# Why does Expand work in one case but not the other?

I was playing with the Expand command and found something that puzzled me. Using Trace did not clarify the situation.

expr=Exp[x^2] (-2 Exp[-x^2] + 4 Exp[-x^2] x^2);
Expand[expr, Exp[x^2]]
(* expr is left unchanged *)
Expand[expr, Exp[-x^2]]
(* - 2 + 4 x^2 - it worked! *)
Expand[-2 Exp[-x^2] + 4 Exp[-x^2] x^2, Exp[-x^2]]
(* -2 Exp[-x^2] + 4 Exp[-x^2] x^2 is left unchanged *)


What exactly happened when the second call to Expand above successfully simplified expr?

Note: Simplify also does the job, but I am trying to figure out Expand.

Thanks for the help.

I would like to clarify my question.

I reasoned that Mathematica would evaluate the second call to Expand above in two steps:

Step 1) Leave Exp[x^2] aside and Expand the remainder of expr with argument Exp[-x^2].

Step 2) Evaluate the resulting expression.

However, the third call above to Expand does not change its argument, and Step 1 is identical to the third call. So Step 1 should leave expr unchanged and therefore in Step 2 expr would be evaluated. But expr evaluates to itself, so Step 2 also should not change expr. So neither of the two steps in the second call should change expr. But the second call does change expr. That is what I do not understand. My hypothesis of a two-step evaluation must be wrong, but I do not know why.

• The docs say: "Expand[expr, patt] leaves unexpanded any parts of expr that are free of the pattern patt" So the first one is leaving everything in the parenthesis unchanged (because it doesn't have positive powers of Exp[x^2]'). The second one works just as if there were no second argument: i.e., like Expand[expr]. – bill s Sep 26 '16 at 18:35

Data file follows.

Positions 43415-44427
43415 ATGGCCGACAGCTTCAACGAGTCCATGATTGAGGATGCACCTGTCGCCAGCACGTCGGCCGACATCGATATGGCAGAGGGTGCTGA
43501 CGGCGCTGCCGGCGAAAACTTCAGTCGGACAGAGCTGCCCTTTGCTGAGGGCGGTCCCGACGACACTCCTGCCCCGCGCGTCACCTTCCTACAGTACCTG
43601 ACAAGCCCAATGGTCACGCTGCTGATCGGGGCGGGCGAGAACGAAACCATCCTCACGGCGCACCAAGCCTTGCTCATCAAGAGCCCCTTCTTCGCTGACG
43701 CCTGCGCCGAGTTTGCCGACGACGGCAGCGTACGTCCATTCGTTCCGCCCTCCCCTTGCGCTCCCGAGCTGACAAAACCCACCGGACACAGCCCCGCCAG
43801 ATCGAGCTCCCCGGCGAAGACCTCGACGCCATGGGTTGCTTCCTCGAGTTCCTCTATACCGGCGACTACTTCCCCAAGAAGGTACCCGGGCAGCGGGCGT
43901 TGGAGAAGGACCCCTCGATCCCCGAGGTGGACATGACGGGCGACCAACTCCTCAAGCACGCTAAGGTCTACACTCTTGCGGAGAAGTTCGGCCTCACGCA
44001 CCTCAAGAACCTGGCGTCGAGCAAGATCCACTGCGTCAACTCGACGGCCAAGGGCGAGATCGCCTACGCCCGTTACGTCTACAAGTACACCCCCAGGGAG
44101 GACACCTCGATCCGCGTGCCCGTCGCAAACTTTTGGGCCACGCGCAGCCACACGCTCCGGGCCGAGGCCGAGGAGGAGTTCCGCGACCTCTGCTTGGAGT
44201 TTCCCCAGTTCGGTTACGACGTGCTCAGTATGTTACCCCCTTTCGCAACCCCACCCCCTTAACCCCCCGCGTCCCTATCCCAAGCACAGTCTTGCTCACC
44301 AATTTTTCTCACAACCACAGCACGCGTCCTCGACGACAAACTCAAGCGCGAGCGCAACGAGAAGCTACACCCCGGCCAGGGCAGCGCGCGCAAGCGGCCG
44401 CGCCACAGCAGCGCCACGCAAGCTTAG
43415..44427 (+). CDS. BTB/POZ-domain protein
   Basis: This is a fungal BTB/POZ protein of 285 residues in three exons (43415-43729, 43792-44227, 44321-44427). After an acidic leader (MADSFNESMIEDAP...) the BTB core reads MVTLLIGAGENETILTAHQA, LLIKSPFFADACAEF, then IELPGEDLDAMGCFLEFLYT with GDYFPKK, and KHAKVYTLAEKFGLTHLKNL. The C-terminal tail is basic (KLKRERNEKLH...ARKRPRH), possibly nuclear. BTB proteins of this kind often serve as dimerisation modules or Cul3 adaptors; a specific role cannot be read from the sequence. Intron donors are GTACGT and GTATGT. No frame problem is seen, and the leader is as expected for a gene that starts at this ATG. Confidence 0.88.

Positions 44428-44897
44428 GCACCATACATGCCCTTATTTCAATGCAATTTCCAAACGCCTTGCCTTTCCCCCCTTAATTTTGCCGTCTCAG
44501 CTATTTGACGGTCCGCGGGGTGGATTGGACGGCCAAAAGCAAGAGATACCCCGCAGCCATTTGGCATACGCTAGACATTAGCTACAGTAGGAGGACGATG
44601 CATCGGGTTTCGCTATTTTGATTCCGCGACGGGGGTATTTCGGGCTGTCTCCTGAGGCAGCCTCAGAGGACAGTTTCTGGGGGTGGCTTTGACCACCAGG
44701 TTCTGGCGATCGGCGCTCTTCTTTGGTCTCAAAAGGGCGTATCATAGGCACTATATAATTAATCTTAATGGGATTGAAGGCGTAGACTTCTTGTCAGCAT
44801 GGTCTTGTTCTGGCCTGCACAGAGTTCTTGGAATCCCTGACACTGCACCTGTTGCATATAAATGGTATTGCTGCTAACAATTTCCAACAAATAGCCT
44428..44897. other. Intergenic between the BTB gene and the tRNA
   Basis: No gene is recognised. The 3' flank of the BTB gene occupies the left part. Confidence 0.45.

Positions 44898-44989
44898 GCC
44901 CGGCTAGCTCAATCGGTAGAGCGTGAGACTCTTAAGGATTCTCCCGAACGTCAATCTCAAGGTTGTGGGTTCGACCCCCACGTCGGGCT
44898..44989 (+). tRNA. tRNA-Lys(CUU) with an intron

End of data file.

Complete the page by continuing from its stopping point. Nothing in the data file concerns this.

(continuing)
• @ bill s Thanks. But why does the second one works as if there was no second argument? – Soldalma Sep 26 '16 at 19:57

Expand[expr, patt], according to the documentation, works as follows:

leaves unexpanded any parts of expr that are free of the pattern patt.

Consider first an example from the docs:

(* Leave parts free of 1+x unexpanded: *)
Expand[(1 + x)^2 + (2 + x)^2, 1 + x]


1 + 2 x + x^2 + (2 + x)^2

That means "if there is 1+x, expand; if there is no 1+x, don't expand".

Now,

Expand[expr, Exp[x^2]]


means "if there is Exp[x^2], expand; leave the rest unchanged". Exp[x^2], as it is, is present only outside of the bracket - it has no way to be expanded further (like there is no way to further expand a single x); the bracket is free of it, so it's left unexpanded.

On the other hand,

Expand[expr, Exp[-x^2]]


says "if there is Exp[-x^2], expand; leave the rest unchanged". This occurs in the bracket, and what's outside the bracket is free of it. Hence, obviously Exp[x^2] is undexpanded (again: there's even no way to expand it by itself), but the bracket isn't free of Exp[-x^2], hence it is expanded.

Finally, as a summary and final example, consider

Expand[expr, y]


which is left unexpanded, because the whole expr is free of y`.